A couple of warnings: don’t watch this film a) on an empty stomach; or b) if you are a vegan. The story begins in the kitchen. The first 20 minutes or so consist entirely of cooking: lobster, duck, chicken, quail, ribs, onions, carrots, parsnips, tomatoes, mushrooms, spices and countless other ingredients are combined to mouth-watering results. This is French cuisine: it’s intended to taste and to look good. Unless you don’t eat animals. If that’s the case, you might not appreciate the very graphic and constant gutting of various creatures.
The story is pretty straight-forward. Somewhere in rural France in the late 19th century, Eugenie (Binoche) is a devoted cook who has worked for kind, middle-aged gourmet Dodin Bouffant (Benoit Magimel) for more than 20 years. Their relationship is almost entirely based on food. So much so that the middle-aged man finds intense pleasure in observing the lady insert food in her mouth, chew and swallow it.Think Nagisa Oshima’s Realm of the Senses (1976), replace sex with food and you are halfway there (luckily for Binoche, there are no eggs lying around). The French actress still looks scrumptious at the age of 59 (her sinuous figure is distinctly prominent when she’s naked in bed). Eugenie and Dodin just can’t stop cooking and eating. Their romantic, their professional and even their social lives revolve around the dinner table.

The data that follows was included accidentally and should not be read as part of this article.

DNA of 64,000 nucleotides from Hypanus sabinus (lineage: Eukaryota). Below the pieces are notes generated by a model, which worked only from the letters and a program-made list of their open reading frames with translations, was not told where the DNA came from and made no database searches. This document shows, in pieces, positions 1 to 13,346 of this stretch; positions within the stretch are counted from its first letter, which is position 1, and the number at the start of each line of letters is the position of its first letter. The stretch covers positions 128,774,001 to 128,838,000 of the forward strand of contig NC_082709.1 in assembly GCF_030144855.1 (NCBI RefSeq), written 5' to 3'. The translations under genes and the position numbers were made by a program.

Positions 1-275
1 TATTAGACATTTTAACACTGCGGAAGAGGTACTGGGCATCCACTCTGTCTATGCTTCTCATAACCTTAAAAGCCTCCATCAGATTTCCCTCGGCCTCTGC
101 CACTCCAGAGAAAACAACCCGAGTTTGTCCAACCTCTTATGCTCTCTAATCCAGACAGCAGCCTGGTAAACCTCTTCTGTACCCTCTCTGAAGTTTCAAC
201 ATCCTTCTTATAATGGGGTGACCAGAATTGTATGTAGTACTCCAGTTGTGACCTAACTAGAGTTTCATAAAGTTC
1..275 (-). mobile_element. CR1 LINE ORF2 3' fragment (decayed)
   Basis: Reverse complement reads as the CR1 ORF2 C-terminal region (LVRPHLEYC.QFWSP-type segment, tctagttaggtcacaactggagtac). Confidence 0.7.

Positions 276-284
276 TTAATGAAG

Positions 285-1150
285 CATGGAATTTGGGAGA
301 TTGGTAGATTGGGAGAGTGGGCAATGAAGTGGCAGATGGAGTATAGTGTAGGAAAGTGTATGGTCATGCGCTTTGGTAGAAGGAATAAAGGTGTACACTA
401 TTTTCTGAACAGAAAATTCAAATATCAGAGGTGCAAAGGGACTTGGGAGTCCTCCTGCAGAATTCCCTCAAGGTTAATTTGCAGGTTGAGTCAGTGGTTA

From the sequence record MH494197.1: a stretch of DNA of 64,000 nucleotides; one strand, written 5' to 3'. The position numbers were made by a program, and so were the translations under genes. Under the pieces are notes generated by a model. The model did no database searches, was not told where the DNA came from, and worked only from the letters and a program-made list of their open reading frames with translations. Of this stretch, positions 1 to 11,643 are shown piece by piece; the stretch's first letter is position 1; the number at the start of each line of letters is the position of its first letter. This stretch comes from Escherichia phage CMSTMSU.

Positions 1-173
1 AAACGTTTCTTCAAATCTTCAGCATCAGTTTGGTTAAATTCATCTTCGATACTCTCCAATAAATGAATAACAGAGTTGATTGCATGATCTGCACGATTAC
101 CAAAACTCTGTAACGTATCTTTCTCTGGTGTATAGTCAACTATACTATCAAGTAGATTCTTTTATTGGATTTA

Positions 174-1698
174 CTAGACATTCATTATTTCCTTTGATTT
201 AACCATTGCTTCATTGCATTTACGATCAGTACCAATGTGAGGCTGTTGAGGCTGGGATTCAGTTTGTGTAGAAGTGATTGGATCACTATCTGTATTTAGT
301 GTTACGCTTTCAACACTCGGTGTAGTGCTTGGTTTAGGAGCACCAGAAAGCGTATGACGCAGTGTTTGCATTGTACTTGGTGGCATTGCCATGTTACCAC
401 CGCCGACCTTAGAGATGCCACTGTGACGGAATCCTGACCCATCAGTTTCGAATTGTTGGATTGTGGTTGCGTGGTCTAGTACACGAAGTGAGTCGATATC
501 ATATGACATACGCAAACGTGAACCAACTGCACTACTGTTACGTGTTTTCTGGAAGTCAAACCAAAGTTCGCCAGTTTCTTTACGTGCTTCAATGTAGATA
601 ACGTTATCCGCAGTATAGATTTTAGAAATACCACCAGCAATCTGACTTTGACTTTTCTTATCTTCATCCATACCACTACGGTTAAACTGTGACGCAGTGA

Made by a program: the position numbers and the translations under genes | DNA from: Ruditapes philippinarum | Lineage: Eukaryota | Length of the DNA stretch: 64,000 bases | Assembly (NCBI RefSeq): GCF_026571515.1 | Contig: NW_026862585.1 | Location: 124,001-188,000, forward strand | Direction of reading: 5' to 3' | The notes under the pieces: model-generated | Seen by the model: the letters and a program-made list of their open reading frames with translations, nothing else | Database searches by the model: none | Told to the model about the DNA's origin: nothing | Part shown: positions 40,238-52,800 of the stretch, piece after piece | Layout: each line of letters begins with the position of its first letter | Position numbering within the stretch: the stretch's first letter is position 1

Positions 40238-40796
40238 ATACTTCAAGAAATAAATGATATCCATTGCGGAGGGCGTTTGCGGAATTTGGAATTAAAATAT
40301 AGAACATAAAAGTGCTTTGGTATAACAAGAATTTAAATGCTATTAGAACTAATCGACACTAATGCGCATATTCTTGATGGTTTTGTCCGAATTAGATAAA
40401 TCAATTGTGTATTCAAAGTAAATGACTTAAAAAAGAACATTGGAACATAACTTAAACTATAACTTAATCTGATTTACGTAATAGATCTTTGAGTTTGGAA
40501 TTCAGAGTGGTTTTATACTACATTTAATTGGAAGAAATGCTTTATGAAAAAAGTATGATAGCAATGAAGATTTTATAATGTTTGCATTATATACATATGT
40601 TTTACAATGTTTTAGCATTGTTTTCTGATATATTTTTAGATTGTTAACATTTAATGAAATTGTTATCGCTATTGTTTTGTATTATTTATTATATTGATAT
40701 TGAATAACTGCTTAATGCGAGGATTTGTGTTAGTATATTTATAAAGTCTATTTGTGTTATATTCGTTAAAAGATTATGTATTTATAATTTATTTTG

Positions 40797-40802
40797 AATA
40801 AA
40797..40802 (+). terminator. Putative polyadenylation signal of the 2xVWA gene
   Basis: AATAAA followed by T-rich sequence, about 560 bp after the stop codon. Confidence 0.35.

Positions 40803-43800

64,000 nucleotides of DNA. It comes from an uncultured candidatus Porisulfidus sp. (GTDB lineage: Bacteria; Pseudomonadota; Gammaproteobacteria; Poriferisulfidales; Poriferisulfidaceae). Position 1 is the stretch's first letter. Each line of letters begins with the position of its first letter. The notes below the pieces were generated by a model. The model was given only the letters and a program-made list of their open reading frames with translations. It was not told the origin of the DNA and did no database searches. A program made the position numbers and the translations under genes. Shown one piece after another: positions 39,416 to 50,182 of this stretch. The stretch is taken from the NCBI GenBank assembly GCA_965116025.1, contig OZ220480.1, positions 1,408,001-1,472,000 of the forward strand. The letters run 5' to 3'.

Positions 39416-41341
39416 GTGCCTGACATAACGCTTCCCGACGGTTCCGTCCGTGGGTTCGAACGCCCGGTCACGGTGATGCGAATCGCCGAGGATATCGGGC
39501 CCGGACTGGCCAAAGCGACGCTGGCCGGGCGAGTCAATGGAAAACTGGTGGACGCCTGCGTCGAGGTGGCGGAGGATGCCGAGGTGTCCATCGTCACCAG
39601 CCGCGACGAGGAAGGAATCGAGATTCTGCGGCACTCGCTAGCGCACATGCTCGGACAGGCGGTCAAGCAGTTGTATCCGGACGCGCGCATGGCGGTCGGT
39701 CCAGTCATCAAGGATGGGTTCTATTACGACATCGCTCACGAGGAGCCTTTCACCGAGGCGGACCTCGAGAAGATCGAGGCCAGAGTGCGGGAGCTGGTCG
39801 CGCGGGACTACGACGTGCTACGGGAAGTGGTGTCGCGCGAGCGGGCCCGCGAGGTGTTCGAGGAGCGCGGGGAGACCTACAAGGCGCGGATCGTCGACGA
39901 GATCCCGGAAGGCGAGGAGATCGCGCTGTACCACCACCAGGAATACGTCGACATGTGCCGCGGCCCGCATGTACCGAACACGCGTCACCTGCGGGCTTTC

Eugenie and Dodin are supported by the loyal servant (Galatea Bellugi) and her teenage niece Pauline (Bonnie Chagneau-Ravoire), who possesses the impressive ability to distinguish up about 20 different ingredients with a single mouthful. Her future looks promising, the biggest problem being that Dodin thinks nobody should be a gourmet chef before the age of 40. Such sophisticated occupation is reserved for those “in the autumn” of their lives. He seems to think that people taste and operate better with age,. This might explain why it took him so long to take his relationship with Eugenie to the next level. She insists however that she is still in the “summer” of her life, and that she intends to remain in the season forever (her words prove rather prophetic in the final third of the film). Other pearls of wisdom include: “marriage is like a meal, it starts with the dessert” or “wine is the intellectual element of a meal, while meat and vegetables are the material”. Easily digestible aphorisms, if also a little bland and cheesy.
While not particularly hard to stomach, with a gently marinated, softly seared storyline and tasteful acting, The Pot-au-Feu also lacks a certain je ne sais quoi. It could do with a little more bite. A little more crunch. Or maybe a little more spice. Also, it’s a little overcooked at 135 minutes. The final scene has a very distinctive flavour, with notes of cardamom, juniper and black pepper, and a very subtle sweet aftertaste. Not an indulgent meal, however a mostly satisfactory one.
Dodin Bouffant’s character is based on the eponymous protagonist of Marcel Rouff’s novel The Passionate Epicure. Sixty-year-old, Vietnamese-born director Tran Anh Hung has lived in France since the age of 12, and this is his second Franco-Belgian romance based on a novel, after Eternity (2016).
The Pot-au-Feu premiered in the Official Competition of the Cannes Film Festival, when this piece was originally written. Also showing in San Sebastian, the BFI London Film Festival and Tallinn Black Nights,